The Penguins are in trouble.
Not the kind of outside-looking-in standings trouble staring down underachievers like the Capitals or Ducks. The Pens are fifth in the East and trail Philadelphia and Boston by only a handful of points. Trouble is a loaded term to describe a club that has won eight of ten and beaten the Rangers, Bruins and Blues in the last two weeks.
Still, all’s not perfect in Penguin land.
With 14 goals in 14 games, Evgeni Malkin is the only Penguins player still scoring at a regular pace. The rest of the current lines have yet to provide consistent offense. Even linemate James Neal has fallen on hard times with no goals and a minus-6 rating in his last five contests.
The Pens are 2-2-0 since returning from the All-Star break.
The defense is healthy and Marc-Andre Fleury is asserting with each performance that he’s the best big-moment goalie in the game. The only holes in the lineup belong to two of its top three centers, yet the big concern in Pittsburgh isn’t scoring goals, but stopping them.
That starts with the suddenly suspect pairing of Paul Martin and Zbynek Michalek.
A year ago, Pittsburgh’s $45 million duo rebounded after a rough start and formed a legitimate shutdown pairing, a good combo to follow Brooks Orpik and Kris Letang.
The key free-agency acquisitions in 2010, Michalek and Martin were brought in to replace Sergei Gonchar and Mark Eaton and combined for 43 points and a plus-nine rating in their first season with the team. Those numbers played a big part in helping Pittsburgh earn the NHL sixth-best defense, best overall penalty kill and 106 standings points as the East’s fourth seed.
Injuries have played a part in their decline this season, but not significantly. Martin has 16 assists on the season, five shy of his total from last year. However, he has one goal in 46 games and is a minus-8 on the season.
Only Michalek’s minus-11 is worse.
The duo is on pace to contribute 39 points this season, four fewer points than last season while also going from a combined plus-nine last season to a projected minus-35 this year. This, while their time on ice has gone virtually unchanged (Martin, 23:22 in 2011 and 23:55 in 2012, and Michalek at 21:50 in 2011 and 21:32 in 2012).
It’s well known amongst Pens fans and the root of their ire for Martin that he is the highest-paid defenseman on the team, at $5 million per year. Michalek is second at $4 million per.
Orpik, currently the longest-tenured Penguins player, makes $3.75 million per year. Letang makes only $3.5 million per season despite leading the Penguins’ defense in points, power play time and Norris Trophy chatter in each of the last two seasons.
The Penguins can’t dump both of their struggling defensemen before the trade deadline hits three weeks from now. Nor should they. However, with seven blue liners on the roster already and rookie blue-chipper Simon Despres nearing a return from injured reserve, a move is going to have to be made somewhere.
Why not move the $5 million Martin contract?
Certainly, the easiest move would be to send Despres back to AHL Wilkes-Barre/Scranton. The 20 year old is in the first of a three-year entry level deal that brings an $840,000 annual cap hit—or, $4.16 million in cap savings versus Martin.
Should the Pens move Paul Martin?
In 14 games in his first NHL season, Despres tallied one goal, three assists, 8 PIM and a plus-four rating while averaging 14:34 TOI per game. Despres finished a minus-one in three of his 14 contests prior to injury and with even or positive ratings in the other 11.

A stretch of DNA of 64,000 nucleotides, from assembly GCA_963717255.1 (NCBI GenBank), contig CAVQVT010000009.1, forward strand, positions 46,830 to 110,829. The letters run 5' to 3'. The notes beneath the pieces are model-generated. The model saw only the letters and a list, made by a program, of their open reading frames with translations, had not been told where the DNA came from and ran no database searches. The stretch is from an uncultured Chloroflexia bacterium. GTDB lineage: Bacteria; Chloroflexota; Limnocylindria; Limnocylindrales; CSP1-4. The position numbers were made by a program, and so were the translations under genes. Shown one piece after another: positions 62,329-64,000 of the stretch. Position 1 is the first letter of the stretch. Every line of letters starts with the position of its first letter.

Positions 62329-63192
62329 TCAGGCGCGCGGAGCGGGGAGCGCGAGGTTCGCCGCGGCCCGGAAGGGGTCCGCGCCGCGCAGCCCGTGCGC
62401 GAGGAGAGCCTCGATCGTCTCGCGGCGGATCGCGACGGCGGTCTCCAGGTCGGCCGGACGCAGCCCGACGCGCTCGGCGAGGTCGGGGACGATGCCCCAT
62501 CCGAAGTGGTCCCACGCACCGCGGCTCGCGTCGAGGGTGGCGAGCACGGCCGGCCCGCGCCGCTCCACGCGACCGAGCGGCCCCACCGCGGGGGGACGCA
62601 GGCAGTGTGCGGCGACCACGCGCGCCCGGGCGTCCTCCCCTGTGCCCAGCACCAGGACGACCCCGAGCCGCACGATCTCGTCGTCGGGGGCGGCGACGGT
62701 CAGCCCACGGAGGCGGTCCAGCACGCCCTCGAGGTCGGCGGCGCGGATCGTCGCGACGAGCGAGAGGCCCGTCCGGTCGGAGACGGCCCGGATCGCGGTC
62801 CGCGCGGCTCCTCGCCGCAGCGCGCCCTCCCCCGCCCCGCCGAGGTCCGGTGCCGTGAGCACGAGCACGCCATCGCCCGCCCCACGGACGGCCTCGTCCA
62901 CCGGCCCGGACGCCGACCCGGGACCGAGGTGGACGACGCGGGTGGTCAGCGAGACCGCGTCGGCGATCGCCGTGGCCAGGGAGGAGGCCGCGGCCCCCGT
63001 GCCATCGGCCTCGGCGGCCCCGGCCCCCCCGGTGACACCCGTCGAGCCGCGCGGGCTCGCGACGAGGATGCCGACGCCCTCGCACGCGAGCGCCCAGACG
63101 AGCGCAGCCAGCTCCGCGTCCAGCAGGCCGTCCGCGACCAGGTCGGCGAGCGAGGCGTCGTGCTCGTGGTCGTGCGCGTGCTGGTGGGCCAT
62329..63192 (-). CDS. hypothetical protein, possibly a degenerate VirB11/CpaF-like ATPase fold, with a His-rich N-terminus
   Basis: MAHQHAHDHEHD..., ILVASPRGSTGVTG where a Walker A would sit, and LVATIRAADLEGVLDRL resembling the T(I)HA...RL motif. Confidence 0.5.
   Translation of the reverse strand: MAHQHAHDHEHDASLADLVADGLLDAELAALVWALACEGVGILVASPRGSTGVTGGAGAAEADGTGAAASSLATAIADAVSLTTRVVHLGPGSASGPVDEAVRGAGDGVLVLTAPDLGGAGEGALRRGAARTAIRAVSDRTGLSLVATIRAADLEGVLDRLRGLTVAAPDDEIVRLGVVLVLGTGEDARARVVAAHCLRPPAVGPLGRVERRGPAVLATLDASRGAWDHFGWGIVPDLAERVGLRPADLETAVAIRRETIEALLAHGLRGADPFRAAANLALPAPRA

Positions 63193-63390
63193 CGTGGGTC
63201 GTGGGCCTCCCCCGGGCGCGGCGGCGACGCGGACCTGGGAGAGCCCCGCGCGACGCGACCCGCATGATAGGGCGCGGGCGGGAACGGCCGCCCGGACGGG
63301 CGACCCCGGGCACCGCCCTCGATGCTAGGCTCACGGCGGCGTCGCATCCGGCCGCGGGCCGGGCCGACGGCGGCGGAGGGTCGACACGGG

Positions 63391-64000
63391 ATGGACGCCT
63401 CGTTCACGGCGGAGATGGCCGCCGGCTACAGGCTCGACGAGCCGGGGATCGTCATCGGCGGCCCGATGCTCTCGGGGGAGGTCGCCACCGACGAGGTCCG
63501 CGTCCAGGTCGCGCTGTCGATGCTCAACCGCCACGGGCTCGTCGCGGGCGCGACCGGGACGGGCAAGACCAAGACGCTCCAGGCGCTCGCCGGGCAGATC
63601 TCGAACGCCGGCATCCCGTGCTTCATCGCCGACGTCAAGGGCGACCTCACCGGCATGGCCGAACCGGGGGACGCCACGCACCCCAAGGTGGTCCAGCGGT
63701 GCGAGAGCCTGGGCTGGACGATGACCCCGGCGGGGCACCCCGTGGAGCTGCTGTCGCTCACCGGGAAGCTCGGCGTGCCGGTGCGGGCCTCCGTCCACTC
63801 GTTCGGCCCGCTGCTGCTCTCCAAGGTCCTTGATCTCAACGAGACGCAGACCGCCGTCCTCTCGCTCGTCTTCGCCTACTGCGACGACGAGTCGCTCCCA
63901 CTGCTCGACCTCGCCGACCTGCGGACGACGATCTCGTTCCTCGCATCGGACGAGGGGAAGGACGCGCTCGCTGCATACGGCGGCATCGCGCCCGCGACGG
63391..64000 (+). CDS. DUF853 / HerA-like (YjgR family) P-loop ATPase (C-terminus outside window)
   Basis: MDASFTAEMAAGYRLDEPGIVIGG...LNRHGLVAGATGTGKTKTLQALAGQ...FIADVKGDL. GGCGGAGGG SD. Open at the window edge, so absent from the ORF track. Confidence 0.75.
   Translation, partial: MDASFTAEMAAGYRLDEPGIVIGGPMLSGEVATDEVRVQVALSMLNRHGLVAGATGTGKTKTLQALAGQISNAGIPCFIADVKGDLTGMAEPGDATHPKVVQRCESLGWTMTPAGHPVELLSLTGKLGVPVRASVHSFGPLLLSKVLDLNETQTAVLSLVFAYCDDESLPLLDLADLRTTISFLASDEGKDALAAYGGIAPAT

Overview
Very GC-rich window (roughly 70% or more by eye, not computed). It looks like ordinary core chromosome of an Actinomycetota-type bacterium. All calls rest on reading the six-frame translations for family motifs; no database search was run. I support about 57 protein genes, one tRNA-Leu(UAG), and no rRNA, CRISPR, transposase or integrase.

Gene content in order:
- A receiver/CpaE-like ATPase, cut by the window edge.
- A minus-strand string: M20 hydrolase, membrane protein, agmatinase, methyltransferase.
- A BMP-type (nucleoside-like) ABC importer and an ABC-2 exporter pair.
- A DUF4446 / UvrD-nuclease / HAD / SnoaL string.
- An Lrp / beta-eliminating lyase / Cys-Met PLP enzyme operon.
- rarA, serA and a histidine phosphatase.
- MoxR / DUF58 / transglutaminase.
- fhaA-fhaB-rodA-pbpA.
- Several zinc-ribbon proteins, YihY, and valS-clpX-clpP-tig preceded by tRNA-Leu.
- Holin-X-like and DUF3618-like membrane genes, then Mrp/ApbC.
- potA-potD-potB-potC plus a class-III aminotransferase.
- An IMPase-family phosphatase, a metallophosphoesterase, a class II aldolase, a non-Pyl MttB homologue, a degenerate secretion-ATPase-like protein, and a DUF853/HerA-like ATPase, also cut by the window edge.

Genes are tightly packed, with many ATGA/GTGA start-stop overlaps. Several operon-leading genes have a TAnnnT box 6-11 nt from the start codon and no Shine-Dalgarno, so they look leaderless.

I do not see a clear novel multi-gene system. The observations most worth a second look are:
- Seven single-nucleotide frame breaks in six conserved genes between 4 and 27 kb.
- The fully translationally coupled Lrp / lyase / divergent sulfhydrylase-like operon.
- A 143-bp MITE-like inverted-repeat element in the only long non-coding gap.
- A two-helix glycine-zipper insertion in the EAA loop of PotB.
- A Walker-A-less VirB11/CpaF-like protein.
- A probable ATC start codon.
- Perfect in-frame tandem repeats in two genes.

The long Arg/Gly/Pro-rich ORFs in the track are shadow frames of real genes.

At 6’4″and 205 pounds, Despres is also the biggest defenseman the Penguins have. His physicality has plenty of room to improve, but it’s a trait that won’t go missing if Martin is traded.
Rightfully, though, moving a veteran for a rookie during a postseason push is a big risk. Martin has never missed an NHL postseason in seven-plus years with the Devils and Penguins. Experience counts.
But his trade value may never be as high as at the coming deadline. Barring a significant setback in progress or health, the Penguins will find it near impossible to keep Despres in the minors next season.
While the Pens can hang onto Martin and try to move him this summer before free agency begins, Martin’s trade value and the demand for defensemen will peak in the next three weeks. GM Ray Shero can pounce on the never-ending thirst for defensemen and try to restock the thinning prospect pool, or add draft picks.
After all, any cap space the Pens can create between now and July 1 is going to be aimed at retaining James Neal. Opening up $4-plus million with one trade gives the Penguins the leverage they need to retain Neal, not to mention adding whatever return would come with moving Martin.
And if the team is looking for a veteran presence this postseason while still having the space to lock up Neal before free agency, it’s a commodity that can be had.
A popular trade rumor circulating in Montreal and around the league is the possibility of former Penguins blueliner and 2009 Stanley Cup champion Hal Gill returning to Pittsburgh. While coach Bylsma said that is only a “hypothetical” scenario, he did say that he has an affinity for players that he’s won with in the past.
“Hal Gill was a big part of our team both in the dressing room and on the ice,” Bylsma said. “All those players that you’ve been with you’ve got an affinity for. Hal was a big part of that. Rob Scuderi, Sergei Gonchar. Those are guys you’ve won with. … Hal’s a good player, but that’s a hypothetical.”
There’s no telling whether Martin would be moved to Montreal, or anywhere else for that matter. His name has yet to be mentioned by legitimate sources and trading him would be a salary cap consideration first and foremost.
With Despres displaying quality NHL potential and Neal enjoying career-best numbers in a contract year, salary cap considerations are no topic to sleep on.